This month our children have been exploring pumpkins! With their teachers’ help, children have been painting pumpkins, opening pumpkins to learn what is inside, planting pumpkin seeds, weighing pumpkins, making guesses about pumpkins and finding the answers to their questions about pumpkins! They’ve been singing songs, reading books, listening to poems, connecting the sound of /p/ to a real object, counting syllables, and more and more and more.
For several days in a row, a group of children worked together to put pumpkins into buckets, haul them across the play yard, dump them, place them in a line, and count them. Real life experience with weight, comparison, categorizing, number sense, ordering, as well as the social-emotional skill of cooperation and language development through communication with peers! One child picked up several pumpkins, organized them into a cluster and then proceeded to act as their teacher in a classroom setting. What a lovely example of Dramatic Play!
Here are some more examples of ways our children explored pumpkins this month:
The Sprouts (young two year olds) painted the pumpkins with watercolors. They also enjoyed posing with the pumpkins.
The Young Explorers (2-3 year olds) used their five senses to explore pumpkins. They were able to paint the pumpkin and explore what was inside. They smelled the pumpkin, tasted the pumpkin, and listened to the sounds the pumpkin makes when tapped or squished.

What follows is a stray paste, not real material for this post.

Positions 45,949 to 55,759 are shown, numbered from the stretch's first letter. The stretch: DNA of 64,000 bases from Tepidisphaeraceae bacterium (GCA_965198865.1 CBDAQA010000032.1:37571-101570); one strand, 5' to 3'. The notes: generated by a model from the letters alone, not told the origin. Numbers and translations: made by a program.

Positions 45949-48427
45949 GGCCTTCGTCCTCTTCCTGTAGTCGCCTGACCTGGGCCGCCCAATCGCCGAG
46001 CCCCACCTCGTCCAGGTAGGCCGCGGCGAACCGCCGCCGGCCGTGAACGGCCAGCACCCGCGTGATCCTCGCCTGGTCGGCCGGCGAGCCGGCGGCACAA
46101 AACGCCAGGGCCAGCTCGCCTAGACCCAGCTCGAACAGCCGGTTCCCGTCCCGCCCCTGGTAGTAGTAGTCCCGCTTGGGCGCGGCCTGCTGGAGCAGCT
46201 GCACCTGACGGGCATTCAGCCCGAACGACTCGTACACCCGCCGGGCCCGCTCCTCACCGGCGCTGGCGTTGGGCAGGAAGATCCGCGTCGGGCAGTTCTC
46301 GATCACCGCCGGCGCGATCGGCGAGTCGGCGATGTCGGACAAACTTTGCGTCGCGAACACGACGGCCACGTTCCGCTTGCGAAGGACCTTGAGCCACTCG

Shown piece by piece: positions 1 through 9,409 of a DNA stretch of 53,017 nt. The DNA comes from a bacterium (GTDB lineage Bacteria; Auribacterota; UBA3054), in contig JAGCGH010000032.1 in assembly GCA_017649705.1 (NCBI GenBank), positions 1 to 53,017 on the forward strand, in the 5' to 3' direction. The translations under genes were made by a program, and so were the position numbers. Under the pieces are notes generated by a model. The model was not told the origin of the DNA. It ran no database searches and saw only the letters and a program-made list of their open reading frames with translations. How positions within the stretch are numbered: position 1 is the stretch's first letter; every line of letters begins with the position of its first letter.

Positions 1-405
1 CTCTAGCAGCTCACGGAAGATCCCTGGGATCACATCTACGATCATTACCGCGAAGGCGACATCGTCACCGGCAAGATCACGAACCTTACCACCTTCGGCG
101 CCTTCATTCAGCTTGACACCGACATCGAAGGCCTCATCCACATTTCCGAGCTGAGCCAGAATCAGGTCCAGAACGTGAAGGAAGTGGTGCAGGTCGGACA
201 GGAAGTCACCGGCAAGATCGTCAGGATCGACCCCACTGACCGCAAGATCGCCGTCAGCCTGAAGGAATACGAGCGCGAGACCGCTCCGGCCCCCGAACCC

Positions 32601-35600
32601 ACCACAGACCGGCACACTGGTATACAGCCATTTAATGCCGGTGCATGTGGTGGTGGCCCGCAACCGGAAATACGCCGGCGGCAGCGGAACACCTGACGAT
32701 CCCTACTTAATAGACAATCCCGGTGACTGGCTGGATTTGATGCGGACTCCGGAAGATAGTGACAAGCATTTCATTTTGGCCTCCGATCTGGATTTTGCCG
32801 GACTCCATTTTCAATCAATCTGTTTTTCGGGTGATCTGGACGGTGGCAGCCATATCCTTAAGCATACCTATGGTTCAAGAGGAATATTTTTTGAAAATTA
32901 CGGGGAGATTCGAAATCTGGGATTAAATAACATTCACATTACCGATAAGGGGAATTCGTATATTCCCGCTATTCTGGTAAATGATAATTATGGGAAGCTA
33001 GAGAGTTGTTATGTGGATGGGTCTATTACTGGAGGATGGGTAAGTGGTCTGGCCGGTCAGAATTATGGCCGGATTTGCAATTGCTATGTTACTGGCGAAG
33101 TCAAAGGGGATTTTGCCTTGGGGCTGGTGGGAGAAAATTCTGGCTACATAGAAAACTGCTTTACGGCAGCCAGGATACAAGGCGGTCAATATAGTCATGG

The Researchers (3-4 year olds) have studied art and have recently transitioned into exploring signs of fall. They tied their love of art in with their fall studies by painting pumpkin masterpieces. One of the goals we work toward is to help children appreciate visual arts. Most of our art projects are process art, which emphasizes the experience children have creating a piece. Free painting helps develop fine motor muscles which helps those older 3s and younger 4s build muscles to segue into writing.
The Investigators (4-5 year olds) used rubber bands to measure how big the pumpkins were. It was a great way to use math, fine motor, and cognitive skills it was also very fun.This class is also very interested in photography. When they saw the pumpkins they wanted to pose for pictures with the pumpkins. They practiced balancing on the pumpkins. Balancing on one leg is a gross motor skill that typically develops between the ages of 4-5. Using the pumpkins to balance helps build strength and coordination so that children can master gross motor balance skills.
On October 19, our Instructional Coach created our Pumpkin Patch, sponsored by the Metro Nashville United Way through our Read to Succeed program. Each child was invited to select a pumpkin to take home with them, and we encouraged parents and families to ask them about the ways they have explored pumpkins this month!